On the ‘making things’ front, I have received my dressmaking patterns, having been influenced and inspired by the Great British Sewing Bee and the fact that I ‘ran up’ a couple of skirts recently in super quick time, and now await the arrival of dressmaking fabric which somehow sounds much grander than craft fabric. I love the term ‘ran up’. Where did it come from? Who first coined the phrase ‘I’m just off to run up a couple of skirts’ and were they misunderstood? Sorry, just rambling there. Anyway, I have decided that my love of Liberty tana lawn need not stop at the ears of bunnies and the linings of storage baskets or purses. Indeed, I have a yen for a floaty, feminine summery blouse and so I have yet another excuse to indulge my Liberty obsession as my current stash doesn’t seem to have just the ‘right’ design for a blouse.
Meanwhile, I have been getting sticky again with some cartonnage and enlisted my friend Sandra for her embroidery skills as mine are non existent and it’s one of those crafts that don’t appeal to me – too fiddly – so I probably won’t bother to learn anything more complicated than a ‘tige’ which I believe translates as a stem stitch.
Anyway, it’s not Sunday, it’s Wednesday so I am off to do some more work and, just in case you are wondering whether I actually bought anything at the flea market this morning, I did. This is one of my favourites –
This seems to be some sort of pop-up version of the Great British Sewing Bee. Make a costume for a cat in less than one hour. The tailor on the left seems to have lost part of his head so he won’t be back for another week!
Anyway, this seems to have been an, even more than usual, rambling and meandering post but, you know, I thought it was Sunday.
Yesterday I took my eldest daughter to Toulouse for a bit of retail therapy. It was supposed to be just us two for a bit of mother/daughter bonding but, as they do, she invited a friend. Basically, I was tolerated for two reasons, because I was the driver and because I was paying for everything. I went with them into the first shop where they spent about two hours – I went off and came back again and they were still trying things on. I put an obscene amount of money on my credit card, gave her some cash and took myself off for my solitary mooch around the city but not before I bought us all an expensive lunch which my daughter toyed with and her friend, who could wear my wedding ring as a belt, moved a chicken leg from one side of the plate to the other and felt full.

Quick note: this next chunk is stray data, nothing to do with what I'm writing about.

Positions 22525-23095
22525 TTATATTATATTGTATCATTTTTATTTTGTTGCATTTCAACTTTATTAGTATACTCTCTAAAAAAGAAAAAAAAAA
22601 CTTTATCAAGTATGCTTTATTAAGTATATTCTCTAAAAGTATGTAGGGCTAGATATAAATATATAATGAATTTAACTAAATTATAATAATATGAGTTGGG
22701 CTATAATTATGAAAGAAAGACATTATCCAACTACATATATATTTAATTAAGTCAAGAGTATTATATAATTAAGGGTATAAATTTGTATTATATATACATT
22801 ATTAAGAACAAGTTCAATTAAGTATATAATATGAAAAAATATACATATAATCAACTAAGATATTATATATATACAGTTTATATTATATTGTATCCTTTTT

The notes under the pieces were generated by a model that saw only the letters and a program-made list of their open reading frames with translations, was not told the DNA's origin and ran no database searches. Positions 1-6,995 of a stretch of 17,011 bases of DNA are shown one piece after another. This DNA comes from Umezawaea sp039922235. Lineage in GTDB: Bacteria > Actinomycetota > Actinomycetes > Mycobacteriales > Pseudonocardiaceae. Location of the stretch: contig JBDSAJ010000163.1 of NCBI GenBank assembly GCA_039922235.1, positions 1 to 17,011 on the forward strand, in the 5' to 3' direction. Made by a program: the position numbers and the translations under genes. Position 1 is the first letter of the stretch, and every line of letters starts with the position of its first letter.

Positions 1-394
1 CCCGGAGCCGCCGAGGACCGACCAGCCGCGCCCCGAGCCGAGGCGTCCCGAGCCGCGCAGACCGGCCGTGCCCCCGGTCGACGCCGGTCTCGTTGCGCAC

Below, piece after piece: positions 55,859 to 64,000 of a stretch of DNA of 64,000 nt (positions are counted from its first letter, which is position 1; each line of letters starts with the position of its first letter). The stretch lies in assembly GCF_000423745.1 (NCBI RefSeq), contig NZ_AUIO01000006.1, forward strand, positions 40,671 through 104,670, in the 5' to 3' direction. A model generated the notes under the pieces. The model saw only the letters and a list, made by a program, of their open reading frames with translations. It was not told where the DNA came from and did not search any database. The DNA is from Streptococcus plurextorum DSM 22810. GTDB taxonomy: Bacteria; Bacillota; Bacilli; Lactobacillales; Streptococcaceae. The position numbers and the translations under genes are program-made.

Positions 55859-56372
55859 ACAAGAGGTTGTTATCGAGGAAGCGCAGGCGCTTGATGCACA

Anyway, my youngest daughter is not interested in clothes or, at least, going shopping for them so if I want her to wear anything other than battered jeans and a t-shirt (which is, in any case, the uniform of the French student) I have to buy her clothes for her. This is fine by me. One of my dream jobs would be to wander round clothes shops or interior design shops and impose my taste on other people whilst they pay me handsomely for doing something I love doing anyway. However, shopping for a 15 year old, in her absence, is a bit tricky. We are about the same height and wear roughly the same size so, once I have sated my own desires in, say Zara, I go to the back where they have their section devoted to the ‘youth’. I try to ignore the sympathetic stares as I hold up little ra-ra skirts against myself to check the length, admire t-shirts with Betty Boop on them and check out jeans with more holes than denim. I want to say, ‘I’m shopping for my daughter’ but think that would probably mark me out as even more of a weirdo. I try to dress ultra-sophisticated (for me anyway) when I do this type of shopping so that it is totally obvious that it’s not for me.
As it turned out, she liked everything I bought her – though I took the precaution of checking with my other daughter first so that, if it didn’t fit the shopaphobe, the shopaholic could wear it instead. I don’t fancy going back to Toulouse just yet to change anything.